In Waaqeffannaa in particular and Oromo culture in general, it is believed that “breaking safuu would cause some sort of trouble.”[33] Breaking safuulaws is seen as committing sin. The consequences of breaking various categories of safuu are understood as generating unhappy reactions from God. In Waaqeffannaa when someone sins, God turns His back on him/her. The meaning behind this is that if one misses the face of God, it means that one lacks ayyana (a guardian, blessings or will of God). This core law encourages people to maintain friendly relationships between themselves and with nature. Safuu is a law of rights and obligations. Since Safuu is not something in people, but something between them, it is assumed to promote collective harmony. Paying attention to the concept of “sin” in the meaning system of Waaqeffannaa is important because it comes from the Oromo word, “‘balleessuu’, which actually means ‘to destroy, to damage, to spoil’”[34]

When one engages in destructive activities one is considered to be destroying, damaging, and spoiling relationships between at least three parties: God, creation (nature) and other human beings. In Oromo life, not damaging relationship between oneself and creations is given more importance than not damaging relationship between human and God.[35]

The Dynamisms of the Indigenous Faith System

It is hard to understand how one can be effective in conflict resolution in Africa without having at least the working knowledge of important key principles governing all-rounded relationships, such as safuu. Religious values of Waaqeffannaa may not require so much hermeneutic transformation because they already exist in pro-social form. Keeping natural and social orders is already a stringent requirement on top of acceptance for differences of any sort.

In Waaqeffannaa, destroying (for example killing humans in conflict) is prohibited by the religion’s laws. Those who violate traditional laws and destroy anything will face alienation and banning from God as well as from fellows humans. They are denied opportunities to sit and eat at a table with family members and others; they become social outcasts. My evidence does not suggest any anti-social principles/laws in the Waaqeffannaaworldview so far. Even some of the curses that are put on people have the goal of ensuring social harmony and can be viewed positively. If I had come across anything that says, “if you kill your enemy or someone, God will reward you with heaven or sainthood or some other rewards,” I would have paused and thought, this is a justification for war and destruction that needs to be hermetically transformed. Transformation may be due if violence is made into something sacred. In my opinion the values of this religion particularly those about safuu are poised to play important peacebuilding and relationship-building roles at least in Ethiopia and the Horn of Africa.

One can think of the lack of written scriptures (there are oral ‘scriptures’) for African religion as both advantages and disadvantages. In terms of the creativity and improvisation of transmissions of oral values/laws, the lack of written scriptures is an advantage because followers or leaders of indigenous religions will have the ability to interpret the concepts in ways that meet the physical and spiritual needs of their time. But that can also be a disadvantage since some lament that African could not have converted to Christianity and Islam if they had written scriptures and transformed their religions into organized faith systems.[36]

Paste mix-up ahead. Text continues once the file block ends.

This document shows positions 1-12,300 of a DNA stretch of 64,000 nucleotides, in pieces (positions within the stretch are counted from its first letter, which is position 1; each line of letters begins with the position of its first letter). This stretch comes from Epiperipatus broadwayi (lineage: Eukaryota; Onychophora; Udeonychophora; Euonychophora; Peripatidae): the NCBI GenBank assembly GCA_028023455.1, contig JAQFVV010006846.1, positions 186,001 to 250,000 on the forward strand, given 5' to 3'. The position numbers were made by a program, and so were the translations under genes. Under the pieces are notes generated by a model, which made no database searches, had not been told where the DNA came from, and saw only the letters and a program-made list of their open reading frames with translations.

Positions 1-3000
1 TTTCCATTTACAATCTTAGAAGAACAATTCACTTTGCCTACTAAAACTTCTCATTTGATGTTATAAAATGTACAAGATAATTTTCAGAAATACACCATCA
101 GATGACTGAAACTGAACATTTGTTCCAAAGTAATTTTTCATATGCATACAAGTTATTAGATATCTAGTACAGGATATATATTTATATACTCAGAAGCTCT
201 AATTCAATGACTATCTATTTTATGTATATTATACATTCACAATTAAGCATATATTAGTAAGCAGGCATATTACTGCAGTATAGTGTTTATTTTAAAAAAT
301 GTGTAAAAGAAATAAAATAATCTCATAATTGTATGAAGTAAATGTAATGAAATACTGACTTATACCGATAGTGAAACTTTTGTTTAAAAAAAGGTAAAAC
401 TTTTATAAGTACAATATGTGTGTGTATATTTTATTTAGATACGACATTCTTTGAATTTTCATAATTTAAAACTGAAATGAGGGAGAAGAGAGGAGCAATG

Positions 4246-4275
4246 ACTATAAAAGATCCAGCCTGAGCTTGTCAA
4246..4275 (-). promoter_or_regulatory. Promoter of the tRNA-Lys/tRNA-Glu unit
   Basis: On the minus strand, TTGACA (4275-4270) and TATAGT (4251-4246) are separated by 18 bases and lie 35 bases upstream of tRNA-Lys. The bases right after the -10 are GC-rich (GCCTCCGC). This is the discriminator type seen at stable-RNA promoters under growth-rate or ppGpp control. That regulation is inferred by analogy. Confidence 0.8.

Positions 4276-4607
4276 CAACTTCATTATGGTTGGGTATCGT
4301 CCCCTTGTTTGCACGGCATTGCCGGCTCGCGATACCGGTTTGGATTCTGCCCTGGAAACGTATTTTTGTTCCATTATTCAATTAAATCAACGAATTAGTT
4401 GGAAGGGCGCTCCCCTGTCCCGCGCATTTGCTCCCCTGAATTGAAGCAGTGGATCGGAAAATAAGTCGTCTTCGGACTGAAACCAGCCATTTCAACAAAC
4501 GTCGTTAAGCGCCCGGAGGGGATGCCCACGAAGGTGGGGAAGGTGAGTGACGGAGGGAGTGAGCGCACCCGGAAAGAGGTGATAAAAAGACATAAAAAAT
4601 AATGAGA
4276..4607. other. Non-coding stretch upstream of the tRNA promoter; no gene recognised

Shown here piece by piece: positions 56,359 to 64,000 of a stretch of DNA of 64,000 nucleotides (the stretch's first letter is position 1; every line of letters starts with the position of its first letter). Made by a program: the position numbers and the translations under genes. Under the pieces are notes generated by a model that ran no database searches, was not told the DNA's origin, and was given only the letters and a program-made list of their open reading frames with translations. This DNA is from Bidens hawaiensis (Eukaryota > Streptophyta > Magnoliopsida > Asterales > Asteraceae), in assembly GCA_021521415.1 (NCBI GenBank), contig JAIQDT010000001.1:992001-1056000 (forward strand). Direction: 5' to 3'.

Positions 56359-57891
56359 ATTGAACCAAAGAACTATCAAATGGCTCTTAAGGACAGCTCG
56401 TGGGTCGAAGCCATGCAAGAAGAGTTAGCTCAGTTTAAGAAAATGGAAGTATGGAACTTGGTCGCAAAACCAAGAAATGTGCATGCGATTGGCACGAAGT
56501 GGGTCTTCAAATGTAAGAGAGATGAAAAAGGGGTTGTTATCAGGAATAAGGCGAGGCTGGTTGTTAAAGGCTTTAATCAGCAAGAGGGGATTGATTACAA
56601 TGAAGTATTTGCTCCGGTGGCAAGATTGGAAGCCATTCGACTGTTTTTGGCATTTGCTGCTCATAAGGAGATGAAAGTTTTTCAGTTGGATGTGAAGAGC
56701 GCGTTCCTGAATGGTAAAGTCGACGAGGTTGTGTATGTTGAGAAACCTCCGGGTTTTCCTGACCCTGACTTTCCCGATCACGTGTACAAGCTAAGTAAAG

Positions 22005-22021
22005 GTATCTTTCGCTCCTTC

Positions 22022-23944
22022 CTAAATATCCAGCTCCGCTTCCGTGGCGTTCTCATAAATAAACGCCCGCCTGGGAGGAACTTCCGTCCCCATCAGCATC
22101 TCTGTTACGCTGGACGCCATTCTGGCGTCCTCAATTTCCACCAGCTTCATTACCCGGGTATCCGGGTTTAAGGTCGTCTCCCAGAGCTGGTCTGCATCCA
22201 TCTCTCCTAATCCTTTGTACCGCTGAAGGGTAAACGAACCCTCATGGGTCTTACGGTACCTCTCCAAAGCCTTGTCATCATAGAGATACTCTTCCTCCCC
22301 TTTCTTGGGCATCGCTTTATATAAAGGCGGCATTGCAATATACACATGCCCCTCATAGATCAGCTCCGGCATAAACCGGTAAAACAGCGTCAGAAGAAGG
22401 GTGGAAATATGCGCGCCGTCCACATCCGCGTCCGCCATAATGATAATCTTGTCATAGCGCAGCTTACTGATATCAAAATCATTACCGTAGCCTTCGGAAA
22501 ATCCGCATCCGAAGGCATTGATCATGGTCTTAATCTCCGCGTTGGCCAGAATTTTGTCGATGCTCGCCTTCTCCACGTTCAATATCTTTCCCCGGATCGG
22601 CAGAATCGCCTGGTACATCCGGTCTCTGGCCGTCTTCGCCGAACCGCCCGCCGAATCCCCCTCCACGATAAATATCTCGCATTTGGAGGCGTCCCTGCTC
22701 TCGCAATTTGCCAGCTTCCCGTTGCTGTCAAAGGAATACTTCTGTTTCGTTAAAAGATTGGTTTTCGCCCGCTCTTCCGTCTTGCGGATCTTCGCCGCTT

The question of whether Africans had concepts of God or not or whether they were ‘pagan hordes’ as the colonialists viewed them is now an outdated and irrelevant question because a number of scholars have produced research revealing that indeed Africans had believed in one God even before the advent of Middle Eastern religions.[37] Mbiti’s findings are credible because he stayed in Africa for 15 years and conducted studies on about 300 African communities and their belief systems.

Because indigenous African religions, including Waaqeffannaa, lack written scriptures, culturally biased scholars who judge everything according to Western standards may think religions, such as Waaqeffannaa, are inferior, static and things of the past. In rebuttal, one can respond to that arguing that oral mode of transmission makes African religions dynamic, ever-changing and ever-adapting to social changes even after some converted to other faiths. This happens because African religions do not punish defections and because their religious leaders are less likely to make claims to the permanence of specific oral texts or think of the values/traditions of their religion as the only “Truth” to die for.

About the locus of the existence of African religions, Mbiti writes, “Religion in African societies is written not on paper but in people’s heart, minds, oral history, rituals, and religious personages like the priests, rainmakers, official elders … African religions have neither founders nor reformers.”[38]Mbiti’s notion of the lack of founders and reformers can be contested because it could be that founders and reformers might have existed millennia ago and simply no written records were kept about them. The key point here is that words of mouth are dynamic. The best way to reach the hearts and minds of the vast peoples of rural Africa should be through oral traditions and spoken language. The prevalent practice by third party interveners shows an opposite tendency of bureaucratizing everything and transmitting messages via the written medium (forms and documents) through the agency of “rational professionals”.